In addition to backing up the data in a cluster, it is important to back up its configuration—especially when the cluster becomes large and difficult to reconstruct.
Configuration information resides in
regular text files on every cluster node. Sensitive
setting values such as passwords for the Watcher notification servers, are
specified inside a binary secure container, the
elasticsearch.keystore file. Some setting values are
file paths to the associated configuration data, such as the ingest geo ip
database. All these files are contained inside the
All changes to configuration files are done by manually editing the files or using command line utilities, but not through APIs. In practice, these changes are infrequent after the initial setup.
We recommend that you take regular (ideally, daily) backups of your Elasticsearch config
$ES_PATH_CONF) directory using the file backup software of your choice.
We recommend that you have a configuration management plan for these configuration files. You may wish to check them into version control, or provision them though your choice of configuration management tool.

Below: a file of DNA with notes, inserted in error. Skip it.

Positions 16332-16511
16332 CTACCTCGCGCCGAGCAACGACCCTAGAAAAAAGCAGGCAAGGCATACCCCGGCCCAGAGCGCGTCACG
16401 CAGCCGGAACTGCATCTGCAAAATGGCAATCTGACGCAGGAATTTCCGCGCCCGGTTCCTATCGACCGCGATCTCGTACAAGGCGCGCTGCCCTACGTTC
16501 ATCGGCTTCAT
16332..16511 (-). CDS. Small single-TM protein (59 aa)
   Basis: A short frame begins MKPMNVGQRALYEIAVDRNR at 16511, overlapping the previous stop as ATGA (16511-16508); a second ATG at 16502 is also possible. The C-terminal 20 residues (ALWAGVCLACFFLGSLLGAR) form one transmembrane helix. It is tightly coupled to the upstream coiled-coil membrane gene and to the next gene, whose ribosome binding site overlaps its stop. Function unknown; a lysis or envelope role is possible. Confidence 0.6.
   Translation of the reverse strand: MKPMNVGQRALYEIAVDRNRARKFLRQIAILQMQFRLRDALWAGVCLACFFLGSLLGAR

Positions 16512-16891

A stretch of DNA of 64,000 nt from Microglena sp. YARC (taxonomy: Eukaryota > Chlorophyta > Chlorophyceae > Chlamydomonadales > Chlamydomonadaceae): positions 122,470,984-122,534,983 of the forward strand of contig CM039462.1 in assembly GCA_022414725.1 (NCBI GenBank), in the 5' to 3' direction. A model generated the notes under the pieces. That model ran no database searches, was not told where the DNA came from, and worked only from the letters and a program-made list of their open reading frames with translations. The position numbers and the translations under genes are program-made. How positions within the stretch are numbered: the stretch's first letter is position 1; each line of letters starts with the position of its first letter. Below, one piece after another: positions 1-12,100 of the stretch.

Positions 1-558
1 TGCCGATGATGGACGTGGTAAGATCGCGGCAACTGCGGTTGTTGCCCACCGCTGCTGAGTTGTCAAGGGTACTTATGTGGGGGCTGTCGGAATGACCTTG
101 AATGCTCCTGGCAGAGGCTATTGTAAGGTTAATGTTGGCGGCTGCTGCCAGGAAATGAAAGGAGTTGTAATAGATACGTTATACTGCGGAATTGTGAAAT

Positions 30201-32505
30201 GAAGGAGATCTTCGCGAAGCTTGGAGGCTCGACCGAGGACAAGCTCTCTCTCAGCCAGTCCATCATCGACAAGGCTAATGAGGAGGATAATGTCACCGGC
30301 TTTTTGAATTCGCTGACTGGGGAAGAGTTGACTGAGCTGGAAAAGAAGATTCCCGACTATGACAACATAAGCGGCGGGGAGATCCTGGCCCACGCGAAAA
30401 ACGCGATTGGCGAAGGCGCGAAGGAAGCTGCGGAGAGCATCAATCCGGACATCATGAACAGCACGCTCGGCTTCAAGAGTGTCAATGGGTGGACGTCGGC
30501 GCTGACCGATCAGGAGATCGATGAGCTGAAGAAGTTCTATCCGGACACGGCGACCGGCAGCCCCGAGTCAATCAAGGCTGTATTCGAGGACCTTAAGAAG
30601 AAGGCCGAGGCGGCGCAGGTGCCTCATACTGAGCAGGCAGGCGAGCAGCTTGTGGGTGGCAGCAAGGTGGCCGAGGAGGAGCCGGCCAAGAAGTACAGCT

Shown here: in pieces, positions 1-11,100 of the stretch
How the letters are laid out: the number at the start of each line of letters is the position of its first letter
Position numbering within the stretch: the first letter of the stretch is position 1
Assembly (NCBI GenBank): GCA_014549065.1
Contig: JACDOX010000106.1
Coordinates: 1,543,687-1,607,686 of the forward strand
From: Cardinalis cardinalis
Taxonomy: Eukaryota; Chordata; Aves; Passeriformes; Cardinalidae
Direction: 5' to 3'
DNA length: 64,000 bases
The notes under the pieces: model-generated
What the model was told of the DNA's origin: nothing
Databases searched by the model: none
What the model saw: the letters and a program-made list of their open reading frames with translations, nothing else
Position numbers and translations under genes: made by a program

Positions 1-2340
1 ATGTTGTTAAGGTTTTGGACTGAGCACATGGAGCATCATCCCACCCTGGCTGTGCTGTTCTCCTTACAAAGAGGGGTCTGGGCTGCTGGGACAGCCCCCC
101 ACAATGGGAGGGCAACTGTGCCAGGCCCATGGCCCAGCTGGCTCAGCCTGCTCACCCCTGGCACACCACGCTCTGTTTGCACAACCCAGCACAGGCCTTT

Some of these files may contain sensitive data such as passwords and TLS keys, therefore you should investigate whether your backup software and/or storage solution are able to encrypt this data.
Some settings in configuration files might be overridden by
cluster settings. You can capture these settings in
a data backup snapshot by specifying the
include_global_state: true (default)
parameter for the snapshot API. Alternatively, you can extract these
configuration values in text format by using the
get settings API:
You can store the output of this as a file together with the rest of configuration files.
- Transient settings are not considered for backup.
- Elasticsearch security features store configuration data such as role definitions and API keys inside a dedicate special index. This "system" data, complements the security settings configuration and should be backed up as well.
- Other Elastic Stack components, like Kibana and Machine learning, store their configuration data inside other dedicated indices. From the Elasticsearch perspective these are just data so you can use the regular data backup process.